MAPs are Nepal’s major export goods. Nepal's exports of MAPs and plant-based products amounted to about USD 12,000,000 in 2012 and 2013. Collection, processing (mostly into essential oils) and trading of MAPs have created employment opportunities and generated income in remote rural areas, particularly in the provinces Sudurpashchim, Karnali and Province 5. Nonetheless, there is still considerable untapped growth potential. In particular, failure to embrace good agriculture, harvesting and manufacturing practices is a significant shortcoming that will need to be addressed if the requirements of highly demanding and lucrative markets are to be met. Furthermore, a functioning Quality Infrastructure (abbreviated to QI) system is essentially absent in Nepal in respect of MAPs and in many other sectors.
At the same time, demand for more and better QI services has been expressed by actors in the MAPs value chain. Up to this point, the Department of Plant Resources (DPR) has only offered basic tests on essential oils and their raw materials. The Gesellschaft für Internationale Zusammenarbeit (GIZ) – which supports the MAPs value chain – was able to demonstrate clear quality gaps.
Most of the exporting firms market MAP products to India and China. Few companies export MAPs and processed products to third countries. The exporters are mainly located in Nepalgunj, Krishnanagar and Kathmandu.
Department of Plant Resources (DPR)
Development partners involved
The GIZ project Inclusive Development of the Economy (INCLUDE)
- Collectors lacking knowledge of Good Agriculture Practices and Good Harvesting Practices
- A cultural mindset that holds back the use of technology
- Lack of certified organic inputs
- Lack of adequate testing facilities
Planting and harvesting
- Lack of certified planting materials
- Errors in plant identification and grading
- Absence of technical regulations concerning harvesting
- Pollution by chemicals
- Lack of adequate equipment and technology
- Limited technical skills among the workforce
- Uncertainty over the availability of raw materials
- Local testing facilities are not accredited
- No accreditation body in Nepal
- Lack of certified packing materials
- Lack of testing facilities to screen for pesticides and allergens
- Good Practices: Documentation on the three types of Good Practices: Good Agriculture Practices (GAP), Good Collection Practices (GCP) and Good Manufacturing Practices (GMP)
- Metrology and Calibration: Calibration in distilleries (in respect of mass, pressure, temperature and volume) and laboratories (in respect of mass and temperature)
- Standards: Forming a permanent technical committee for MAPs and essential oils
- Collaborative Test (ILC) with Nepali and foreign buyers (refractive index, optical rotation, specific gravity (threefold criteria) for lemongrass oil)
- Confirmation of testing standards used as required by buyers
Overall, the first Calidena exercise in Nepal was considered successful, as it yielded a variety of expected and unexpected results.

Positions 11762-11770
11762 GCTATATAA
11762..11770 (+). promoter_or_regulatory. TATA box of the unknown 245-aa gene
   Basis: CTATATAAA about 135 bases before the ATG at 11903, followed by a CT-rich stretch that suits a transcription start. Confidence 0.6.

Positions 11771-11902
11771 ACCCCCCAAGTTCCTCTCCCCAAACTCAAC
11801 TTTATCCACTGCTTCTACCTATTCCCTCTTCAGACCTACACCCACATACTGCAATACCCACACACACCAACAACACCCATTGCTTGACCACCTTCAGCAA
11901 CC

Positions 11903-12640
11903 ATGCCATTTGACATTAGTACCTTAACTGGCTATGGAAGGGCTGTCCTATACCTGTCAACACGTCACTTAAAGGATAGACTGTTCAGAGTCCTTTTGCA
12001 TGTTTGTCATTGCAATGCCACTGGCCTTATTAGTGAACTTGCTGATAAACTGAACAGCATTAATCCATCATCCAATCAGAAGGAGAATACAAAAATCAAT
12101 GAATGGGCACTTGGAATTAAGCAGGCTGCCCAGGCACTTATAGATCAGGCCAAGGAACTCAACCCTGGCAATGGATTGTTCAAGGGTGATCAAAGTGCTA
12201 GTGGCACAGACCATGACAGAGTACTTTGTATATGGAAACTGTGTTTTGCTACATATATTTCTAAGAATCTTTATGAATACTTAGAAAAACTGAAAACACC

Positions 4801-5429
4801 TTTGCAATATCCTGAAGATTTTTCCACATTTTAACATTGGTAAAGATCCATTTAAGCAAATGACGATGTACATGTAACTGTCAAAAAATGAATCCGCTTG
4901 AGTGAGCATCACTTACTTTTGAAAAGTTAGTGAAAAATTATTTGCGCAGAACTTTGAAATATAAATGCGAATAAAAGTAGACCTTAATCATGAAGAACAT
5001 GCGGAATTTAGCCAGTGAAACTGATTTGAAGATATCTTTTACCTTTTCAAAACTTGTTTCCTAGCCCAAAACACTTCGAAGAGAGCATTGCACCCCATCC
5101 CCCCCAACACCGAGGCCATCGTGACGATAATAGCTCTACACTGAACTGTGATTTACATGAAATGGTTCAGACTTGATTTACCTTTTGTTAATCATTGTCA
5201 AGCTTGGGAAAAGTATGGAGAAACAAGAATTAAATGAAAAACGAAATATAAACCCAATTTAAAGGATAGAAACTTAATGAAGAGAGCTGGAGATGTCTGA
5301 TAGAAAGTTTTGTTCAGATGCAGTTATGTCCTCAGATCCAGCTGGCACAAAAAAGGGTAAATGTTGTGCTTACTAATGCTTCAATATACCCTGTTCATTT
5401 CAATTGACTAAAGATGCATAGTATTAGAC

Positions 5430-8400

As per usual, the Calidena action plan includes undertakings that can be implemented and are able to show results within a short timeframe (3 to 6 months), which can be started immediately and without substantial further funding. Important QI areas are covered (Metrology and Calibration, Standards, Laboratories). The additional Good Practices fields, e.g. Good Collection Practices (GCP) and Good Manufacturing Practices (GMP) refer to quality management at industry and enterprise level. It is considered important to enable firms to articulate demand for QI services.
From a QI perspective, the results measured consist of 6-8 standards that were developed, accreditations secured for a number of laboratories, proficiency testing (PT) schemes put in place and the organisation of an inter-lab comparison of DPR laboratories.
Among those results, the PT results for aromatic oil extraction, laboratory accreditation and the ability to produce several standards were rather unexpected.
In addition, cooperation between the Nepal Bureau of Standards and Metrology (NBSM) and DPR developed very effectively thanks to Calidena, which continued to support standards development.
For the Value Chain
- Lack of knowledge about the technical production process and the interlinkages in the value chain could make value chain support difficult
For the QI in the country
- Lack of knowledge about the technical production process and the interlinkages in the value chain could make Quality Infrastructure support difficult
For the Calidena method
- The bigger the network of stakeholders involved, the more complex the situation in which a Calidena process must be implemented
- Calidena needs sufficient time and funding to be successful. In Nepal, both of these requirements were met
- The end of the process needs to be considered from the very beginning (exit strategy). The roles of the partners involved should be clearly defined when supporting the value chain and managing interventions
- It remains a challenge to raise awareness and improve private sector understanding of the potential benefits of the process
- From a PTB perspective, collaboration with GIZ programs can be useful, as it facilitates the identification of value chains and key stakeholders. GIZ is able to cover a broader scope of undertakings (beyond QI) and can focus on implementing undertakings related to processes within value chains
- Final workshop documentation (2014)
- DPR minutes of debriefing (2014)
- Consultant report on Calidena workshop (2014)
- MAPs feasibility study (MAPs QI report) (2013)
- Minutes of Calidena workshop (2014)
- Presentation of follow-up workshop (2015)
Timur – Spice of Nepal, video (2016), » Video
Author: Christian Schön